Mike and Dianne Six, owners of Morning Moon Alpacas, have been in the alpaca industry for over 12 years, primarily for the prized fiber that can be harvested from these unique creatures.
"Alpaca wool is not like sheep's wool," said Mike. "Alpaca is 99 percent hypoallergenic. It has no lanolin."
The fine wool can be used for making everything from socks, sweaters, coats and blankets to dog leashes and placemat settings. There are 16 classified natural colors in the United States, and the wool can be dyed in a variety of colors.
"Alpaca wool is eight to 10 times warmer than sheep's wool," Mike continued. "It lasts forever. In Peru, there is an heirloom blanket that has been passed down through the same family for 2,000 years. It's durable."
When they started importing alpacas 12 years ago, Mike and Dianne decided that their goal was to enhance the quality of both the animal and fiber used in the textile business.
"We started with two alpacas several years ago, because Dianne, a knitter, discovered the fiber," Mike said. "When we first started in the business, we had to send wool to Peru to be processed. Now, there are about 80 mills in the United States that can process alpaca wool, along with other fibers. Dianne can order specialty mixes such as alpaca and silk, buffalo or yak, to use in her knitting."
Through a selective breeding process, the couple now has 41 animals in their herd.
"We moved here from Remington, Va., and made three trips to bring all of the alpacas here," Mike said. "We saved the pregnant females for last. One day after we arrived, Lady Freistatt was born. She was the first baby born on the farm here in Missouri."
A majority of alpaca babies are born between dawn and noon.
"Their natural habitat is in the higher elevations of the mountains, around 13,000 to 15,000 feet," Mike said. "Babies born in the day have time to get their strength. At birth, they weigh about 15 pounds and start to nurse within about 40 minutes. In two-and-a-half hours, the baby can run as fast as its mother. Herds migrate. New moms and their babies have to be ready."
Alpacas have been domesticated for over 6,000 years. According to Mike, the breed has been around for about 40 million years.
"They are one of the oldest living species," Mike said. "They are camelids, like camels and llamas, but smaller. Asian camels are direct evolutionary descendents of alpacas."
While llamas and camels are used as beasts of burden, alpacas are prized for their fiber.
"Alpaca is the Incan word meaning 'fiber of gold,'" Mike said. "Only royalty wore alpaca."
According to Mike, alpacas have personalities similar to cats.
"They are curious," he said, "but you don't want them too friendly. They are typically very calm animals. We work hard at that.
"Ibaque was a baby when she was imported," he continued. "Something happened and she has a mistrust of humans. Now, when she has babies, the first thing she teaches them is to fear humans."
One uncommon instinct the animals have is their sense of recognition.
|"You can separate a mother and its baby early on and they can be apart for years," Mike said. "But if you bring that daughter back to the farm, the mother will recognize it before it's out of the truck."||Alpacas have a variety of recognizable communication sounds. They make clicking noises when they are submissive or friendly, bugling sounds when there is danger, and a humming sound when they are content.|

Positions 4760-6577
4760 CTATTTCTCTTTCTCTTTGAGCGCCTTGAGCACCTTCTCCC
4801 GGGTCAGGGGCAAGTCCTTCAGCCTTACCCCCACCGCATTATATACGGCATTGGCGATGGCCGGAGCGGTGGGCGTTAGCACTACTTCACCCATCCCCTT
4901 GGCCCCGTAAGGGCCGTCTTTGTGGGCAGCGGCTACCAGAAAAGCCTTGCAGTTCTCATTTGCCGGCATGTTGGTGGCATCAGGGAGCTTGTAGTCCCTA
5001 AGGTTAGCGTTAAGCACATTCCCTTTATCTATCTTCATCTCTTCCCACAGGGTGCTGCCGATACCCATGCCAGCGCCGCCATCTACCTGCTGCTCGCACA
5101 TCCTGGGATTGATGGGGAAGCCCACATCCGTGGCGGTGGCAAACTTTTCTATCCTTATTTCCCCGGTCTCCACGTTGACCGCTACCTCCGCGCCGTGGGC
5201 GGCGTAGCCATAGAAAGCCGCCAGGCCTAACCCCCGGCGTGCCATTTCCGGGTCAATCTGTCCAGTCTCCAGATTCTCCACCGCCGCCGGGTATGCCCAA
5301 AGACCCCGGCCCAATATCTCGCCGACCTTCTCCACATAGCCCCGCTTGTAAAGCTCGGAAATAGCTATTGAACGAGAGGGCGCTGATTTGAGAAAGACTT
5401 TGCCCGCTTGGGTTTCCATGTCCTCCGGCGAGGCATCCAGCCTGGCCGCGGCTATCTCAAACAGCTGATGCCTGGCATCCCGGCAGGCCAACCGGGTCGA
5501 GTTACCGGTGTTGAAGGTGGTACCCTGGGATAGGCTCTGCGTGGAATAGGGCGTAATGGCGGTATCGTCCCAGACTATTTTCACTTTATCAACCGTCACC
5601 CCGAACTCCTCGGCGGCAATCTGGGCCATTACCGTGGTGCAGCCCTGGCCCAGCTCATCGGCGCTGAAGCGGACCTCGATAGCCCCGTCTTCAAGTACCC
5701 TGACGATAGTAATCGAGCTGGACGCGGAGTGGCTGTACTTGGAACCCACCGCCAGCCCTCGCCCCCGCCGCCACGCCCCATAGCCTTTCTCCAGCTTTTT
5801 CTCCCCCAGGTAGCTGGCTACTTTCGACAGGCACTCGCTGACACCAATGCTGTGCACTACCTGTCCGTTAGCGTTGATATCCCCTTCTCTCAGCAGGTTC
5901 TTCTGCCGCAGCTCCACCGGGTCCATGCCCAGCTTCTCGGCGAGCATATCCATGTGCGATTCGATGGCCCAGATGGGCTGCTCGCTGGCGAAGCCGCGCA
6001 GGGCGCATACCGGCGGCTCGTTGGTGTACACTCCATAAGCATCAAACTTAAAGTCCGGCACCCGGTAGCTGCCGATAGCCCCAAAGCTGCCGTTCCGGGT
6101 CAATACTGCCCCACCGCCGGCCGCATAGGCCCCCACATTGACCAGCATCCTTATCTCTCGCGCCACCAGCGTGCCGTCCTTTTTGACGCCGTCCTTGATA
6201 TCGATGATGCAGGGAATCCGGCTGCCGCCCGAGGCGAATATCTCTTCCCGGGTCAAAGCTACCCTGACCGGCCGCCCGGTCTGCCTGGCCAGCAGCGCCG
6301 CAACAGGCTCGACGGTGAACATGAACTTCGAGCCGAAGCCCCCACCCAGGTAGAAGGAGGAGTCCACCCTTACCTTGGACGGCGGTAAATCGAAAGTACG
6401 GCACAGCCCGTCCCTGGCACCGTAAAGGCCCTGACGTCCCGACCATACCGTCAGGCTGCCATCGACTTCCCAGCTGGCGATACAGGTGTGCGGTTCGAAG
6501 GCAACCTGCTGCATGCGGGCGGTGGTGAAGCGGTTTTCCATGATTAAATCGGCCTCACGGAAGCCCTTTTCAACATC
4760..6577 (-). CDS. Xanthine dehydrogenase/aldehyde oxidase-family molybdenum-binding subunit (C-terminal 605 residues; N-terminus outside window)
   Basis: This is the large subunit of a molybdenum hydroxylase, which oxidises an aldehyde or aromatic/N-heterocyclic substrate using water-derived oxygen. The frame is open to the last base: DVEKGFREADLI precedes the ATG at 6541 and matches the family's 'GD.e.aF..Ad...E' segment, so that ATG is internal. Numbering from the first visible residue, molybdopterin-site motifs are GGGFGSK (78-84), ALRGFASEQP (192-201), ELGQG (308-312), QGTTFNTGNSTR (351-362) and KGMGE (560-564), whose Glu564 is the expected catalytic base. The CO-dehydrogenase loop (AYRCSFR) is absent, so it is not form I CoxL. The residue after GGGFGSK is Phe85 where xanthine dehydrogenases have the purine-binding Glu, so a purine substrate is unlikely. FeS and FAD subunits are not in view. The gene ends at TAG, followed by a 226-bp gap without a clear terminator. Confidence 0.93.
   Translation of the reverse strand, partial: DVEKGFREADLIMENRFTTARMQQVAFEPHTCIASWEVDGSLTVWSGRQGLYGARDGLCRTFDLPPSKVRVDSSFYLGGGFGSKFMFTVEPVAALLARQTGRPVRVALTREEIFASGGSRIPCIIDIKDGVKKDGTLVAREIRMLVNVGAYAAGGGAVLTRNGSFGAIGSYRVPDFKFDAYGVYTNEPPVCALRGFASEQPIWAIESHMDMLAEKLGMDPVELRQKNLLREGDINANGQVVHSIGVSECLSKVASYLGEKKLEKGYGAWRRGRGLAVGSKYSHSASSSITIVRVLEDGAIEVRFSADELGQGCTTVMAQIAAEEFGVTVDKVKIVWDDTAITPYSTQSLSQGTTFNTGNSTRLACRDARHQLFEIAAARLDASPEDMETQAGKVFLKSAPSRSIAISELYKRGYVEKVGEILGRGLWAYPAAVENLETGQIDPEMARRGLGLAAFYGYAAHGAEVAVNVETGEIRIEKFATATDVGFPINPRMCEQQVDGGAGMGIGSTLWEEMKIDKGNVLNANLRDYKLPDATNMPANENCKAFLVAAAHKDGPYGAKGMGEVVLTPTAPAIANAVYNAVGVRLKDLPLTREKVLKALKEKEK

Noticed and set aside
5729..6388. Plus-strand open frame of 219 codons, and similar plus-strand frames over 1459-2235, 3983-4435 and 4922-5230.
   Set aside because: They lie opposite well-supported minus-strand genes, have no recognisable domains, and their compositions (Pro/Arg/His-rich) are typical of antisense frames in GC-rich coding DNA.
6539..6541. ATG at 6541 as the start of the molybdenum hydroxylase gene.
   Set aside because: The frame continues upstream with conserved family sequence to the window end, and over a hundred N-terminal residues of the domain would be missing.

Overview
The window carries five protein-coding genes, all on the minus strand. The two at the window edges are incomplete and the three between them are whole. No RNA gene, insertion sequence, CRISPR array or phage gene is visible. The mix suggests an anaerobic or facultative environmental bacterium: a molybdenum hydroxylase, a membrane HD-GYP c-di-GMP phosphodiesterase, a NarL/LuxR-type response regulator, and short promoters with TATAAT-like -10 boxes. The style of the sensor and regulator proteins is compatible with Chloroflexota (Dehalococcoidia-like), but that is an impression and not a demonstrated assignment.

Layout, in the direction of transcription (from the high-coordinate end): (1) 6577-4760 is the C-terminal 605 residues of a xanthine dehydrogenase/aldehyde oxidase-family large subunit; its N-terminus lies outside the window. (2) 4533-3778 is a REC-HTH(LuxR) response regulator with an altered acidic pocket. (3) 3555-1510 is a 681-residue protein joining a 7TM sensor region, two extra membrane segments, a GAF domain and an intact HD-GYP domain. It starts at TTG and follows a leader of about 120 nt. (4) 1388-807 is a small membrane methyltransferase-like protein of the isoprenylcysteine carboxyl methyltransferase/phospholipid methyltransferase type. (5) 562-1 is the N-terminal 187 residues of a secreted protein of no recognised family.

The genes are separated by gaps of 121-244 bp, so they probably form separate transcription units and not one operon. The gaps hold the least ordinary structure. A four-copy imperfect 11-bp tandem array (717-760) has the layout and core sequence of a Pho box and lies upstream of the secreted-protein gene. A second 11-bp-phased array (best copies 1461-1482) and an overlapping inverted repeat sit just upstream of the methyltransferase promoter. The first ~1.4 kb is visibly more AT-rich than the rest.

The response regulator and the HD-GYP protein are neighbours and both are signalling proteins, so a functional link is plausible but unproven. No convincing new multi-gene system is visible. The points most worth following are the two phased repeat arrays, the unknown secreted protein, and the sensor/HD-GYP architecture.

Like other herd animals, alpacas have an "alpha" male and female.
"There is a pecking order," Mike said. "They do a little tussling, spitting and wrestling. But an alpha male will not relinquish that spot until the environment changes. Every day, the alpha male puts the others in their place."
While alpacas are social animals that instinctively herd up, Alpaca females are kept separate from the males at Morning Moon Farms. This is a move designed to assist Mike and Dianne in the selective breeding process they have initiated to improve both the herd stock and fiber quality of their animals. Females have a gestation period of 11-and-a-half months, with their young weaned between four to six months of age. Within two to three weeks, the females can be impregnated again.
"People coming into the alpaca industry want established animals," Mike said. "Most people want to buy a pair of animals."
Alpacas tend to flourish in the United States where their food supply is abundant. However, animals imported into the nation have been exposed to diseases or parasites that they have never encountered in their natural habitat.
"There were no known medications for alpacas," Mike said. "Even in Peru, they were using experimental drugs. We have found that some drugs typically used for cattle, sheep and equine have worked in higher dosages because of their high metabolism."
The couple also add supplements and minerals not found in native soil to the herd's diet. By maintaining good herd health, alpacas can live to be 15 to 30 years old.
Alpacas tend to self-regulate their exposure to internal parasites by developing a communal dung pile, and they do not graze near it.
But the biggest threat to herd health is not disease or parasites, but the more common issue of dogs running at large.
"Alpacas will defend themselves with their hooves," Mike said. "But one dog can decimate a herd."
Looking to the future, Mike and Dianne say the alpaca market is solid and there is plenty of room for growth.
"Alpaca fiber is a novelty right now," Mike said, "but it is sustainable for the fiber future. It's second only to cashmere."
During National Alpaca Farm Days, there will be demonstrations of weaving, spinning and skirting alpaca fleece, along with educational tours. Tours and demonstrations will take place from 10 a.m. until 5 p.m. on Saturday, Sept. 25 and from noon until 5 p.m. on Sunday, Sept. 26. Morning Moon Alpacas is located at 18209 Highway H near Freistatt.